New Rochelle, NY, June 8, 2010The growing use of insulin delivery devices such as pens and pumps may help individuals with diabetes optimize blood glucose control and minimize their risk for chronic health problems associated with diabetes, as described in a Special Supplement to Diabetes Technology & Therapeutics, a peer-reviewed journal published by Mary Ann Liebert, Inc. (http://www.liebertpub.com). The issue is available free online (http://www.liebertpub.com/dia).
"Improved delivery devices for insulin treatment have increased patient compliance and acceptance of an intensive insulin strategy," which can result in significant reductions in long-term complications associated with poorly controlled type 1 and type 2 diabetes, says Satish Garg, MD, Professor of Medicine and Pediatrics at the University of Colorado Denver, in his Editorial entitled "Impact of Insulin Delivery Devices in Diabetes Care."
The development of automated glucose-controlled insulin infusion systems that combine the advantages of continuous glucose measurement with intravenous insulin infusion pumps "is likely to explode over the next several years," predicts Jay Skyler, MD, Professor of Medicine, Pediatrics, and Psychology at the University of Miami Miller School of Medicine (Florida), in the article, "Continuous Subcutaneous Insulin InfusionAn Historical Perspective."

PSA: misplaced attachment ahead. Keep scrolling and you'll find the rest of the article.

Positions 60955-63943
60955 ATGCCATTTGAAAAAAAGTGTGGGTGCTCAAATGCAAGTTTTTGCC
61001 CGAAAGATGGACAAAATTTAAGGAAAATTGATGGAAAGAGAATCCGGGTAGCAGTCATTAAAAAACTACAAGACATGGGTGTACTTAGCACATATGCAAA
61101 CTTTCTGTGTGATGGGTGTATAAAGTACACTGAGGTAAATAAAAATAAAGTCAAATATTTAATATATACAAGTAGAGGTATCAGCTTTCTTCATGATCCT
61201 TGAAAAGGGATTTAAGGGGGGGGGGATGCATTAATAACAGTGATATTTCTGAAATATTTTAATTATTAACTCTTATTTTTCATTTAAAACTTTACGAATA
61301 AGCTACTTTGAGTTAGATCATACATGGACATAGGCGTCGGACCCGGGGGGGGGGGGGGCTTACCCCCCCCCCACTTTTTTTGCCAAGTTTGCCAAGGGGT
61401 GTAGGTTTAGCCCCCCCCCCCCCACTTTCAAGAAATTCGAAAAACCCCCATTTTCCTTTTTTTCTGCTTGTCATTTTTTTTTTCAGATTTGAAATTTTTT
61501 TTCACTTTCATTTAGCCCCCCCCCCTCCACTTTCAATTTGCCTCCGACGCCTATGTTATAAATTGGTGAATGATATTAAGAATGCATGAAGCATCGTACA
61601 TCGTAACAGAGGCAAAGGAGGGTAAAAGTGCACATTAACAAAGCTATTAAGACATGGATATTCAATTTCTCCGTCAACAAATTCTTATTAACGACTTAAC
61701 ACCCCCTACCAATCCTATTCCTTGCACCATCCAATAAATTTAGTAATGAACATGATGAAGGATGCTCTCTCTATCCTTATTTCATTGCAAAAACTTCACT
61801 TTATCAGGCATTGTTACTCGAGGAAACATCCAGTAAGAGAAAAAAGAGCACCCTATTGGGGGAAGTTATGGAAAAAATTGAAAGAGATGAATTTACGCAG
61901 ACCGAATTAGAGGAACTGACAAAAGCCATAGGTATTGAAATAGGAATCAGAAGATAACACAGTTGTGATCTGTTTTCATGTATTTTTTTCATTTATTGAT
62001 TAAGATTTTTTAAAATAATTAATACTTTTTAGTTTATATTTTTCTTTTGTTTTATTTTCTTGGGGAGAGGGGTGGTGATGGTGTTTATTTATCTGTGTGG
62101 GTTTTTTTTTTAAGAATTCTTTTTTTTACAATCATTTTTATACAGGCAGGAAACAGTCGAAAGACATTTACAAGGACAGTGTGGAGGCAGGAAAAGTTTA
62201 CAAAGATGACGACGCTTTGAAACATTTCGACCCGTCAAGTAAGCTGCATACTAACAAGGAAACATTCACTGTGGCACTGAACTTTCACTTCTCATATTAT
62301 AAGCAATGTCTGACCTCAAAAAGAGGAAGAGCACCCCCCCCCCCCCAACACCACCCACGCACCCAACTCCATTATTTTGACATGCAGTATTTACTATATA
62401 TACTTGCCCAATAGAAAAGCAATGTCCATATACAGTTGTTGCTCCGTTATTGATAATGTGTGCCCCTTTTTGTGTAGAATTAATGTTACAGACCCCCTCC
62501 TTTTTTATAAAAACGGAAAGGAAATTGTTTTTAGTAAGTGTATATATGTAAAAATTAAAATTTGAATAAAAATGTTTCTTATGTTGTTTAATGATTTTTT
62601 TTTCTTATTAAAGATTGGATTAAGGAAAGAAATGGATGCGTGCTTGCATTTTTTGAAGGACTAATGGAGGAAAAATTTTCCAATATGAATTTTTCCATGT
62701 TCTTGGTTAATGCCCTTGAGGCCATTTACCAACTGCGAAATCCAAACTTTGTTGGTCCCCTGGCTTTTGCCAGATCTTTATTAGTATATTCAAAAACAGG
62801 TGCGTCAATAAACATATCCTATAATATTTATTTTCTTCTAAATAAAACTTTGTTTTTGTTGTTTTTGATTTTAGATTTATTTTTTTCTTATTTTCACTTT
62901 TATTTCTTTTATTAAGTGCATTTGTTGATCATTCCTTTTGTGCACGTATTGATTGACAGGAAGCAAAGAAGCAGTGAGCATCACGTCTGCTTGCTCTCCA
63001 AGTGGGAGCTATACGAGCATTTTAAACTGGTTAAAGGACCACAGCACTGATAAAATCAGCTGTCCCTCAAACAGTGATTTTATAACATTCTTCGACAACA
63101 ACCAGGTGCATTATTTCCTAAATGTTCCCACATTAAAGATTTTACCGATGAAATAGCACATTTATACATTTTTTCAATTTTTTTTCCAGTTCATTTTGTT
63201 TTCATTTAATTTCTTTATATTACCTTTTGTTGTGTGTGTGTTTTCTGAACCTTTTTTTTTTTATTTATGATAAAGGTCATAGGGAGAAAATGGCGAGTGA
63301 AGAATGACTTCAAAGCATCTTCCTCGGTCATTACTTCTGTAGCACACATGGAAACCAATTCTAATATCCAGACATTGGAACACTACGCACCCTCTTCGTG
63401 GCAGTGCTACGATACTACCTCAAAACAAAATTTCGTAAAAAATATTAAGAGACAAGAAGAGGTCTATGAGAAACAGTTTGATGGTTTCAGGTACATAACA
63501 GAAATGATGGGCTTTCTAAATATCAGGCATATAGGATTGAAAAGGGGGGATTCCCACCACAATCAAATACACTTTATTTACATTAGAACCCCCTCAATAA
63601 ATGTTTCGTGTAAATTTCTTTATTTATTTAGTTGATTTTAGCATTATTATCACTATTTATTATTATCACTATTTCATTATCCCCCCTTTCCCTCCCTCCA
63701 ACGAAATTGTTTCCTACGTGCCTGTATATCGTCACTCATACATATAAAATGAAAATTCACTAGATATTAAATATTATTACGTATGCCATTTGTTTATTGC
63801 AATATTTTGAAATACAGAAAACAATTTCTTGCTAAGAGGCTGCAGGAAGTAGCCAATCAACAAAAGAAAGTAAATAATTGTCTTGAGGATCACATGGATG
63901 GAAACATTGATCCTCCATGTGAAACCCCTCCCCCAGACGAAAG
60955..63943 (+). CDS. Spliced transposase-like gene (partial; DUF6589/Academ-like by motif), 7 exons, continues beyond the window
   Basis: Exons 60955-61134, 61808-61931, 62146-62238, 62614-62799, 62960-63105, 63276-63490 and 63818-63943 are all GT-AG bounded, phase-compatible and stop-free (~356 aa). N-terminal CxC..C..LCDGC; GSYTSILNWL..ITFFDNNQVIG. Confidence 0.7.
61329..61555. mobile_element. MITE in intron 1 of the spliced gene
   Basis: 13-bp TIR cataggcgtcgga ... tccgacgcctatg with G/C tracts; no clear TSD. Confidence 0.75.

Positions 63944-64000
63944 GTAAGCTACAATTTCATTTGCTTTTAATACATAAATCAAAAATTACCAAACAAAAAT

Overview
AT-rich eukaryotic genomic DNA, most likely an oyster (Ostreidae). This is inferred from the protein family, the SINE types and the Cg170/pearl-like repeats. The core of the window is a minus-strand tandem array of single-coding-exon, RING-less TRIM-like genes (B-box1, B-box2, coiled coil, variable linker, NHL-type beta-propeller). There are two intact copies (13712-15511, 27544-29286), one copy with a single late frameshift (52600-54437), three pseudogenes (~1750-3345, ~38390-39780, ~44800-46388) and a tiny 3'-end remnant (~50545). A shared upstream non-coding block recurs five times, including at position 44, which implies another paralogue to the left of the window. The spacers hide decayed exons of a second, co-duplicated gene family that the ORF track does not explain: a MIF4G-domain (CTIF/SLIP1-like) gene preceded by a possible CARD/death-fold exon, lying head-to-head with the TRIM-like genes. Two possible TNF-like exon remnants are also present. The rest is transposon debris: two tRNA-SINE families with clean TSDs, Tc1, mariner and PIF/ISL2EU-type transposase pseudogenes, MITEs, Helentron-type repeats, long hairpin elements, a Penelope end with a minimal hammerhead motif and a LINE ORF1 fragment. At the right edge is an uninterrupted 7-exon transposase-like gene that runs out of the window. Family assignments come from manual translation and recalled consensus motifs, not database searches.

Although insulin pump and pen technology have been available for quite some time, these devices are "underused, misused, or poorly used," says Irl Hirsch, MD, from the University of Washington School of Medicine (Seattle). In his Concluding Remarks, "Insulin Delivery DevicesPumps and Pens," he reviews the reasons for the poor use of diabetes technology worldwide and predicts increased adoption of these treatment devices in the coming decade.
Eric Renard, MD, PhD, from the University of Montpellier (France), presents the factor
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Mary Ann Liebert, Inc./Genetic Engineering News